Tax Legislation Holds Promise of Assistance for DC Residents Struggling with High Housing Expenses
DCFPI will be testifying this Wednesday in support of legislation that would ease housing burdens for thousands of DC residents affected by gentrification and its impact on their property taxes or rent.
The hearing is on legislation to modernize a tax credit — known as “Schedule H” — that is intended to help lower- income residents facing high property tax bills. Schedule H has been around for 35 years, but while times have changed, the credit has not. The rules are now so restrictive and complex that very few DC households actually get help from Schedule H. That would change if the legislation introduced by councilmembers Jack Evans, Michael Brown and Phil Mendelson is adopted.
The property tax is tied to what your home is worth — not what you earn — which means there can be times when someone’s property taxes are high relative to their income. Think about a retiree whose home is in the middle of a gentrifying neighborhood, or a homeowner who lost her job and is having trouble paying bills.
Property taxes affect renters, too, since landlords pass on their expenses to tenants through the rents they charge. Given DC’s incredibly high and rising rents, property taxes add to the challenges low-income residents face paying rent each month.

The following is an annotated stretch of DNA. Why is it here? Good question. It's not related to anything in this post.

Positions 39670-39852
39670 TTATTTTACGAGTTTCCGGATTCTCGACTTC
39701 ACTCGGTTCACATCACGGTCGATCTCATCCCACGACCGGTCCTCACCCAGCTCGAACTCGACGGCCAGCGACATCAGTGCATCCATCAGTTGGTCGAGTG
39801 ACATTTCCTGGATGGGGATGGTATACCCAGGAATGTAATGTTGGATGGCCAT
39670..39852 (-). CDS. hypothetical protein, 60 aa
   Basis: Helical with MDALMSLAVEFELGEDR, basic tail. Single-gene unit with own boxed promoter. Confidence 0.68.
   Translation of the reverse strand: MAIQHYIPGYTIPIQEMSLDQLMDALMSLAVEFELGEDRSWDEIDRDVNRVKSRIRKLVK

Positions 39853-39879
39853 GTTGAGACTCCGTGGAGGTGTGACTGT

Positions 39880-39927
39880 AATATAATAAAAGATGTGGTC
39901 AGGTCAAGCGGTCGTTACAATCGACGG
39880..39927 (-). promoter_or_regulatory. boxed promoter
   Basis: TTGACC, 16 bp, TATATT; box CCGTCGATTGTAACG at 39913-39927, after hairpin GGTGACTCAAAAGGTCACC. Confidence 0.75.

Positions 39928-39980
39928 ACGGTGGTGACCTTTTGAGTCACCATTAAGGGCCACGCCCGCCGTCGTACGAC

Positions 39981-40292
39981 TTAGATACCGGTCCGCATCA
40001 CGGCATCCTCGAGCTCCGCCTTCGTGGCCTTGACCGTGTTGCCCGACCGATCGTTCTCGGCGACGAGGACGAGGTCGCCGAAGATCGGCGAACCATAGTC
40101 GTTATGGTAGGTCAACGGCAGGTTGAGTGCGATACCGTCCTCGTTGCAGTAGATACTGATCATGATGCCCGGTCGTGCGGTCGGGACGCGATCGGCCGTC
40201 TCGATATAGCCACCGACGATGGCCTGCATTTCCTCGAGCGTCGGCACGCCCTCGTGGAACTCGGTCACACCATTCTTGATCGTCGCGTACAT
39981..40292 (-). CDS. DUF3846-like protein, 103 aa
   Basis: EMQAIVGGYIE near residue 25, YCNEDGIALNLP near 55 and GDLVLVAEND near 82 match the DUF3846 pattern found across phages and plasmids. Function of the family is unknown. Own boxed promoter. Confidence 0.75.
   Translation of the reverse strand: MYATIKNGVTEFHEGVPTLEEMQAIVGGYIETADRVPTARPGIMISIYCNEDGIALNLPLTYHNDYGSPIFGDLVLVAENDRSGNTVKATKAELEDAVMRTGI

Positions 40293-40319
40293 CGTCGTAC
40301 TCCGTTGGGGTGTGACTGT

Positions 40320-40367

Schedule H is supposed to help both homeowners and renters by offering a tax credit of up to $750 when property taxes are high relative to income. (Under Schedule H rules, 15 percent of rent is considered a property tax equivalent.) But the credit’s design has been neglected for decades and simply doesn’t work well now. The income eligibility limit was set at $20,000 almost 35 years ago and has not been adjusted once since then. There’s a requirement that two people sharing housing must combine their income when applying, which means that a young parent who moves in with her mother cannot get Schedule H if she and mom earn as little as $10,000 each.
The legislation would address these and other problems with Schedule H. It would raise the income eligibility level to $50,000 — and adjust for inflation annually after that — and it would allow adults living together to apply for Schedule H based just on their income. It would increase the maximum credit — which also has not been adjusted since the 1970s — to $1,000.
The price tag for these changes is significant. But as the District climbs out of the recession — and as gentrification and rising rents continue — taking steps to help residents struggling with property tax bills should be a priority.